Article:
WASHINGTON — President Donald Trump said Monday that a new Justice Department report that found a solid legal basis for the original FBI investigation of his 2016 campaign had actually documented an "attempted overthrow" of the government that was "far worse than I ever thought possible.
"It is an embarrassment to our country, it is dishonest, it is everything that a lot of people thought it would be except far worse," he said at the White House, following the release of the long-awaited report by the Justice Department's watchdog that rebutted his regular depiction of a politically biased plot against him.
While the report by Justice Department Inspector General Michael Horowitz rebutted Trump's repeated claim that his campaign was spied on by the FBI as part of a politically motivated "witch hunt," Trump and his allies looked to focus on investigator missteps documented in the report.
The report concluded that the FBI and the Justice Department launched their investigation into the 2016 campaign not for political reasons, but due to evidence the Russian government was using go-betweens to reach out to the Trump campaign as part of its efforts to influence the election.
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But Trump sought to shift focus to the report's findingthat the FBI mishandled parts of its application to monitor a former Trump campaign aide as it probed possible Russian interference in the 2016 election, rather than focusing on the conclusion that the overall investigation was justified and not politically motivated.
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"It is a disgrace what has happened with respect to the things that were done to our country. It should never again happen," said Trump, adding the findings were "far worse than I would have ever thought possible."
Horowitz and his team spent nearly two years on an investigation that was intended to scrutinize the FBI's surveillance of Carter Page, a foreign policy adviser to the Trump campaign who had traveled to Russia and had previously been the target of recruitment by Russian intelligence officers.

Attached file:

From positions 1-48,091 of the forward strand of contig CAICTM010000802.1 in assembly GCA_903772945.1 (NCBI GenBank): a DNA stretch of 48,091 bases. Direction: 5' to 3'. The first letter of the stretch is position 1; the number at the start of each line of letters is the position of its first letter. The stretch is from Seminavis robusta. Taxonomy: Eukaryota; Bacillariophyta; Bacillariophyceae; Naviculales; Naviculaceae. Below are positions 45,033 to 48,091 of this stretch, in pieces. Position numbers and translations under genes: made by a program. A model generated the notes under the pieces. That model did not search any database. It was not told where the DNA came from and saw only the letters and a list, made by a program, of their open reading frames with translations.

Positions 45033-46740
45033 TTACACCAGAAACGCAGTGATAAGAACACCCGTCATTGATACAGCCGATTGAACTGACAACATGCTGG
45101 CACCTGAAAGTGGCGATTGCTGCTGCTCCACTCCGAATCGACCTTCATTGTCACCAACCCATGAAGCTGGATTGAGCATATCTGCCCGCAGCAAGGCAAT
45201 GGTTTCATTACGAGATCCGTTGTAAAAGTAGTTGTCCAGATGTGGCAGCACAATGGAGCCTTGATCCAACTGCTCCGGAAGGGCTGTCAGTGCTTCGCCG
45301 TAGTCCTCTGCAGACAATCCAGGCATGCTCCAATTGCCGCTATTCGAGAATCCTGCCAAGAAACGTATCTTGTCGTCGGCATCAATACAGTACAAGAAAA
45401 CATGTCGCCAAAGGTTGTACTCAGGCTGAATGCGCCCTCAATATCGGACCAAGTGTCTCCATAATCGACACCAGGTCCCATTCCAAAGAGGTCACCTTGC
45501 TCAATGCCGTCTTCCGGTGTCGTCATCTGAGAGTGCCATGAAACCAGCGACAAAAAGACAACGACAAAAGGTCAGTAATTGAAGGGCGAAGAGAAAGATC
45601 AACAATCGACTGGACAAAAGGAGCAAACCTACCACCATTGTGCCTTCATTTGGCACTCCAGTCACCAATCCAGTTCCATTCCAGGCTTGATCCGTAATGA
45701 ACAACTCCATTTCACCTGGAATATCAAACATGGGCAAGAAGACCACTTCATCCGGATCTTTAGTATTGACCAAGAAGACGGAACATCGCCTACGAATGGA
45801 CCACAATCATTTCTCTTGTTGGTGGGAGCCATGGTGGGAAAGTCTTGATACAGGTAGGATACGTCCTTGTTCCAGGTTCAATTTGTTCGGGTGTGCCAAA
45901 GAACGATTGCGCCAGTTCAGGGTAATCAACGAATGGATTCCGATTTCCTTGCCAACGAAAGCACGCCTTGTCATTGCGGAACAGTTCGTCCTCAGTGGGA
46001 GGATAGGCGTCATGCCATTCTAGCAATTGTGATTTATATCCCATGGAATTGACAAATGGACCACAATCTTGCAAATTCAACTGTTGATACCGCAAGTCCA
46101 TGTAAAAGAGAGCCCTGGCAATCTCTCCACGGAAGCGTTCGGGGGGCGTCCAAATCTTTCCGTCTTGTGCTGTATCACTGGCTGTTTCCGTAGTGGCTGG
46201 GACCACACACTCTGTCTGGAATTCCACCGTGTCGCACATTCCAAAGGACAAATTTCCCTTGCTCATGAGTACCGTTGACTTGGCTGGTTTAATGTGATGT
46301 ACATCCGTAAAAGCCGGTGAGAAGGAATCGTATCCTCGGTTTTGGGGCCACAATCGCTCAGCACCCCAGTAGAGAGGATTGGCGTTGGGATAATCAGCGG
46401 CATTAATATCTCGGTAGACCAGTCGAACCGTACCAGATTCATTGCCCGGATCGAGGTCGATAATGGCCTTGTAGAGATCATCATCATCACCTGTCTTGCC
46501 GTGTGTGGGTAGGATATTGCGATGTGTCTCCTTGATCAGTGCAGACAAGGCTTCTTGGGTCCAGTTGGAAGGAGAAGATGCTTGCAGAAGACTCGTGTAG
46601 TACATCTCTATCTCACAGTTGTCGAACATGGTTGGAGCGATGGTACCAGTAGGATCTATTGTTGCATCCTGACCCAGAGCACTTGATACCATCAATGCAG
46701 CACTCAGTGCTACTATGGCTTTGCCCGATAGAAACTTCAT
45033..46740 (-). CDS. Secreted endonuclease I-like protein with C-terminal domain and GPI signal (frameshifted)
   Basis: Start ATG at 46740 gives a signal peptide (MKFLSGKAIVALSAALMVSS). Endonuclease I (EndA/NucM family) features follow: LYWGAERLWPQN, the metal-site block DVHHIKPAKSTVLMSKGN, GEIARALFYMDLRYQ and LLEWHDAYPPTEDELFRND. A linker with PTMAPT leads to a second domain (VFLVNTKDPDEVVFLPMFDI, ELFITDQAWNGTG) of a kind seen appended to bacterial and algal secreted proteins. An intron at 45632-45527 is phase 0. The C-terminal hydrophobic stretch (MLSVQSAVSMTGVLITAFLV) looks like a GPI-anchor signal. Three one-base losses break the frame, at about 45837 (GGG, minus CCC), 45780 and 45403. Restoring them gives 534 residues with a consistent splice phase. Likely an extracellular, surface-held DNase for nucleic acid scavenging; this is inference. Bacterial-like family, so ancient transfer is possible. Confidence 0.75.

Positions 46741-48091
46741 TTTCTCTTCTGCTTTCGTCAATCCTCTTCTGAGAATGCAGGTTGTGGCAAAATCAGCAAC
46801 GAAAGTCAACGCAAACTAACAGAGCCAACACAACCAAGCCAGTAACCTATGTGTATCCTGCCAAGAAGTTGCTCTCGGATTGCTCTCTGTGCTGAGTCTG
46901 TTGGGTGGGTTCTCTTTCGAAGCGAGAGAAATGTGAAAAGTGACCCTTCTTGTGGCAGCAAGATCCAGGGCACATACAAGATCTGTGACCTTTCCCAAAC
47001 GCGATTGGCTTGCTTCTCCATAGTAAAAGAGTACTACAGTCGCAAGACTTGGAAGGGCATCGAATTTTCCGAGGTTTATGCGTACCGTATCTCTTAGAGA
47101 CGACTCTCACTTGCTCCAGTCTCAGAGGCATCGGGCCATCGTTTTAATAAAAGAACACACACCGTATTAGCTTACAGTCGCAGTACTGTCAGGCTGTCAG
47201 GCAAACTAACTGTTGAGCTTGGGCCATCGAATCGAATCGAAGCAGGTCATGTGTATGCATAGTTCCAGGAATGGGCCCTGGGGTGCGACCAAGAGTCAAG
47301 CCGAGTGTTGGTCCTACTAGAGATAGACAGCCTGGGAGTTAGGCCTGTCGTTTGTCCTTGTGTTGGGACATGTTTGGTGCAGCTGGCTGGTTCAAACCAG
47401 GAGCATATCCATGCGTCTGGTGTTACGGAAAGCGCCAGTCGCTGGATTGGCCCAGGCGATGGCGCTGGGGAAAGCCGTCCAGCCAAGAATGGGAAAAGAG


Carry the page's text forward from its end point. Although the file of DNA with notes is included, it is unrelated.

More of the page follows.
The report said the surveillance of Page, which began in October 2016, did not spark the FBI's Russia investigation, which began in July 2016 after an Australian diplomat reported that a different Trump aide had learned from a Russian agent that the Russian government possessed thousands of Democratic emails.
Perhaps the most concrete example of apparent misconduct the inspector general uncovered concerns what he says was the altering of an email regarding Page's relationship as a source to an unnamed government agency. An FBI lawyer altered the email, the report says, in a way that hid the fact that Page had been a source. That information would have been relevant to the court, the report says, in the context of Page's dealings with Russians.
"We found that the FBI did not have information corroborating the specific allegations against Carter Page in Steele's reporting when it relied upon his reports in the first (warrant) application or subsequent renewal applications," the report said.
Trump campaign manager Brad Parscale echoed the president Monday, saying the report “confirms significant misconduct and wrongdoing by the Obama-Biden FBI" and that "politically motivated accusations were used to justify the surveillance of a U.S. presidential campaign by the FBI, which falsified information and concealed evidence that didn’t fit their narrative."
Just months into his presidency. Trump claimed that President Barack Obama had his phones lines tapped in Trump Tower, a claim he said earlier this year "turned out to be true," despite no evidence of any such action. The report released Monday said that was not the case.
Before it was made public, Trump had looked to promote it over the impeachment hearings taking place the same day.
"I.G. report out tomorrow. That will be the big story!" he tweeted Sunday.
Trump has also been seeking to shift the focus to another report being carried out by the U.S. attorney for Connecticut, John H. Durham, who was appointed by the attorney general to look into the origins of the investigation.
In an unusual move for an investigator who has yet to conclude his work, Durham said in a statement Monday that he had "advised the Inspector General that we do not agree with some of the report’s conclusions as to predication and how the FBI case was opened.”